“That is to say, the garden is not a copy of nature, and not a miniature version of nature, but the abstraction of nature.” Isamu Noguchi
In times of radical change and climate catastrophes, the garden can function as a poetic medium and space for reflection. A space within but yet outside of the world, allowing us to critically analyse and process the complex connections of our increasingly chaotic and delicate world.
The Sineground project is rooted in the conception of the garden as a space for thought and play. A space for the expansion of the mind and a medium of education. The garden is developed with the ambition to create almost sacred environments that mediate this liminal space between humans and nature. The shapes, forms and rhythms inhibiting the garden invite for the stimulation of our consciousness. By engaging us with unexpected wonders and hidden messages, the experience of the garden can enable us to feel and listen to the subtle vibrations that we call life. Vibrations defined and created through precise systems of placement, in which the relation of one structure to another is carefully ordered and obscured.
The Sineground project is interactive by nature. It highlights the value of empowering the public realm through poetic sculptures that provide everyday people with a spark of joy or a grain of salt. Allowing someone to enter an intentionally curated landscape, can be a powerful way to communicate ideas and values in an unordinary manner. A highly sensory manner that is speculative and immersive by design.
Sineground is culturally and contextually embossed within the structure of the Gleisdreck park. It comprises of single modules, which both work in solitude and in concert with each other. The created symphony is based on the idea of building emotional connections to statistics and graphs. Due to their abstract and rational nature, we often lose a sense of connection to mathematically restated pieces of information. Sineground aims to change this by enabling people to experience the underlying meaning of their form in a highly immersive and sensory way.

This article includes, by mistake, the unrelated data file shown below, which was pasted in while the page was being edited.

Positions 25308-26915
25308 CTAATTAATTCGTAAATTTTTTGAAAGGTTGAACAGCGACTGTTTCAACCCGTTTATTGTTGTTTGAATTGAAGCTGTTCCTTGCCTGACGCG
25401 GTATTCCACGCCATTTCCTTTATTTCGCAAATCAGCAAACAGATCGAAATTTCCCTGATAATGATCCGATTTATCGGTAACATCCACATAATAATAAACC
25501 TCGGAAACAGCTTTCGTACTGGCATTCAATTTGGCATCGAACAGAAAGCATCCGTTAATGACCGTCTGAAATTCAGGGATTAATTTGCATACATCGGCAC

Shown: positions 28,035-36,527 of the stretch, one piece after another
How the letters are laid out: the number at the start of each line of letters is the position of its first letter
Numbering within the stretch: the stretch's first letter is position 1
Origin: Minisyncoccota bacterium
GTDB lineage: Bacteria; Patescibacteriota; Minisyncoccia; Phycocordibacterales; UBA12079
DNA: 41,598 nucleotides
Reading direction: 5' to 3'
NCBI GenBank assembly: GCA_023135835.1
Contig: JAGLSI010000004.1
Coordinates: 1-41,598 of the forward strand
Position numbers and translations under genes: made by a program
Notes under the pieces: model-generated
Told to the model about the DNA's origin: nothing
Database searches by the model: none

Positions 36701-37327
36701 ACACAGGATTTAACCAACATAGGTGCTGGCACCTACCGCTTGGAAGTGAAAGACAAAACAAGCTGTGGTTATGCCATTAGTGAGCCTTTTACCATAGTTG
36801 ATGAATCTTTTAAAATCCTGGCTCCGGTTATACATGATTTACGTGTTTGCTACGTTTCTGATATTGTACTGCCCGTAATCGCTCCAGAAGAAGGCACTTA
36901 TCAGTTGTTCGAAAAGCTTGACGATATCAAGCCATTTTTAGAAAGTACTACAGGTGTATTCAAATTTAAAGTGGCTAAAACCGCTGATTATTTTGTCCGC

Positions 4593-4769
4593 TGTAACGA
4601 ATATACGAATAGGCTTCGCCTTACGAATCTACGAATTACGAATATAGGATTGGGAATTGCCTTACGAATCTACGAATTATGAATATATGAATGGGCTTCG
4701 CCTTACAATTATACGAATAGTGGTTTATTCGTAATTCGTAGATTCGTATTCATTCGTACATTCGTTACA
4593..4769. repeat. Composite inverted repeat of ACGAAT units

Thereby, we hope to bring a sense of empathy and warmth to a field usually dominated by efficiency and coldness.
Sineground Single Modules
Humans evolved with plants and other species in a process of collaborative evolution. Through science and technology, we are able to manipulate and alter nature. The question is how we manipulate and which values we design into the technologies that increasingly mediate the organism, creatures, and ecosystems around us? How can we design love and empathy into our governing technological systems? Are we changing nature merely to serve us? Or can we create an environment that benefits a multitude of species exponentially? The central question underlying all these questions is; Do we care enough?
For me, the garden can act as a speculative space that teaches us to care more. It could become a catalyst for opening new questions, relationships, sensations, and discussions, creating a dialogue around the urgent ecological and economic questions of our time.
Touching on fields such as the principle of waves in statistics, the growth dilemma of capitalism, the transition from the Holocene to the Anthropocene ecological epoch, and the idea of creating a world of dynamic balances, Sineground paints a future yet to unfold. All of the above being both complex and abstract issues makes them hard to grasp in their totality. But sometimes it’s not only about understanding an issue but feeling its impact through a liveable experience and thus the more important to understand.
The garden’s purpose is to use shapes, materials, and forms as a means to break down and therefore encounter complex concepts in a poetic and democratic scenario.